I had to question my definition of friendship during my husband's long cancer battle. I was amazed at the number of 'close' friends who just disappeared. Poof!  And my siblings were all back east and not available for support.

I would never have guessed that I could develop strong friendships online, but I have. There are a few that I met online here in WV that I would definitely consider very good friends.  We were all here early on when the site was just getting started and we were all new in our grief. It's easier for many of us to share our true feelings online rather than in person - so we forged trusting relationships. I met one in person at Camp a few months later and we have seen each other a few other times when we scheduled weekend visits (and I just attended her wedding last weekend). I met others at a later Camp and yet another just last December when she flew in from Calgary and I drove in from Vegas to do Disneyland (after 2+ years of just emails, IMs and phone calls). I've met many at the Camp Widow events who I just know from online and only see when/if they come back to Camp.  And I consider them friends.

I've developed online friendships with others I met in a cancer support group, and we have continued our friendships on FB after losing our loved ones. Most I've never met and probably never will - but I consider them my friends.  I've also made online friends through Brave Girls Club as we take online classes together. Some I've later met at a Brave Girl Camp or Retreat.

I value these friendships, and while I'm sorry I only encountered them due to the loss of my husband, I am grateful that I live in an era where this is possible. I often feel very alone in my real life and these online friendships are treasured.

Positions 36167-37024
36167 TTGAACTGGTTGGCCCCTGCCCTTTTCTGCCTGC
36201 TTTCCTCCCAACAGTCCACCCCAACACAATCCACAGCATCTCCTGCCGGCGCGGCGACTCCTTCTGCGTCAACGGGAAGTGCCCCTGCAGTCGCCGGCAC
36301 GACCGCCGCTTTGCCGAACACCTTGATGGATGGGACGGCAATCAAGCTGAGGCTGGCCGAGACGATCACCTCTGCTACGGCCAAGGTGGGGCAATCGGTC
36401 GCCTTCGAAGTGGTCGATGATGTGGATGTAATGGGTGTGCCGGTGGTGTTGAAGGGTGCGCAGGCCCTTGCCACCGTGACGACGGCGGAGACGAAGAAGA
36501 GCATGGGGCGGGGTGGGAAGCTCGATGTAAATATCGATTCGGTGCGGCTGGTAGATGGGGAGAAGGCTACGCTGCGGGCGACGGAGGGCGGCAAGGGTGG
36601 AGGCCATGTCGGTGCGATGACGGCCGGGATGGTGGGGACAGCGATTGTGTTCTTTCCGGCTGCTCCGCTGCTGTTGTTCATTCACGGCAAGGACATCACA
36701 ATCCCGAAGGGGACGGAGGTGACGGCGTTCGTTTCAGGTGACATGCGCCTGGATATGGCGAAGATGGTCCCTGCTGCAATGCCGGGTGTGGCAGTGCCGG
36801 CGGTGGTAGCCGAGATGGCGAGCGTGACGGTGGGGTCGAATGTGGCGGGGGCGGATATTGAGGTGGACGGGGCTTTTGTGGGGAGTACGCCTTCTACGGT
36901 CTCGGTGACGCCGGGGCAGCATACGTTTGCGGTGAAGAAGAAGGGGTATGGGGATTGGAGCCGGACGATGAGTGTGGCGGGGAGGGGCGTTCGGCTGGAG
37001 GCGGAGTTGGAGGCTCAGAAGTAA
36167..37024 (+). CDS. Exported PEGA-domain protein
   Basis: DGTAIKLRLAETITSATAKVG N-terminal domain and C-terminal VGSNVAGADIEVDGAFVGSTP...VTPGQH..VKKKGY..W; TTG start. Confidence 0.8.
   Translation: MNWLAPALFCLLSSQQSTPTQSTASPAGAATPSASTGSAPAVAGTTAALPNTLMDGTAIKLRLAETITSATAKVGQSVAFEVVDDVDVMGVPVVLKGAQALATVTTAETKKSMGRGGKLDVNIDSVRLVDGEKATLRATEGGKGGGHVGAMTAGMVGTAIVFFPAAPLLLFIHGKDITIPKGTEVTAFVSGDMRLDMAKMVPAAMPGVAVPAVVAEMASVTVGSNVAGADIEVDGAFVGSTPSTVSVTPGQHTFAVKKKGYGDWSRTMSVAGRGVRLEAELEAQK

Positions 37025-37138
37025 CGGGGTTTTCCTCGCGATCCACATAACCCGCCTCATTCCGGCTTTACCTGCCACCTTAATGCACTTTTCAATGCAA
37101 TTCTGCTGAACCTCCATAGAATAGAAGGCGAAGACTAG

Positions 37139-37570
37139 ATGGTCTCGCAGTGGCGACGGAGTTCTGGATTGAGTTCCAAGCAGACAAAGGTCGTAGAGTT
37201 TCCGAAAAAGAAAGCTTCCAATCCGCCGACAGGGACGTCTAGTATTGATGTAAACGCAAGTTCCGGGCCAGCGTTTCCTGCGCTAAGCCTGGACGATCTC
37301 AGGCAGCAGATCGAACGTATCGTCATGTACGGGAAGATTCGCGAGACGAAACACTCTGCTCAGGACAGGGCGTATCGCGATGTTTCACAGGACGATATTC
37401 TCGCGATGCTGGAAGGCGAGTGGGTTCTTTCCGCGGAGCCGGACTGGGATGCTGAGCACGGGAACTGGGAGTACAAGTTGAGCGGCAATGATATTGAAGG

Caution concerning online friendships is a requirement. Yes, we do authenticate the widowed status of everyone who applies to join us here in WV - but just because someone is widowed doesn't necessarily mean they are a good person. So if you're online and someone you've not exchanged comments with in a group or discussion contacts you and asks for your personal email address or to friend them on FB so you can chat privately ... that is a definite RED FLAG.  Also, if you're in the WV chat room and someone tries to pull you into a private chat without ever commenting in the main room ... RED FLAG. Or if anyone asks you for $$.  Let us know if any of this occurs so we can handle it. 

I have gotten together with some of the WV people in my area and found them to be just who I thought they were on the board (not that I cannot make a mistake). I have been on fibro boards for fifteen years and met about ten people on that board. They were there wholeheartedly through Jud's whole illness and death. I also have a local board here and they have been wonderful.

I am not here much but I check in every once in awhile. Monday is the second anniversary of Jud's death. Last week his spiritual/medical book collection was taken off to a special meditation room in the hospital in his honor. It is a rough time.

My deepest disappointment is my very best friend for fifty-five years. She totally copped out on me. It was a disaster and a second grief. I am seeking some closure. She lives two doors down from me and it is right in my face, though I don't care as much as I used to.

I am so grateful for online friends. They are real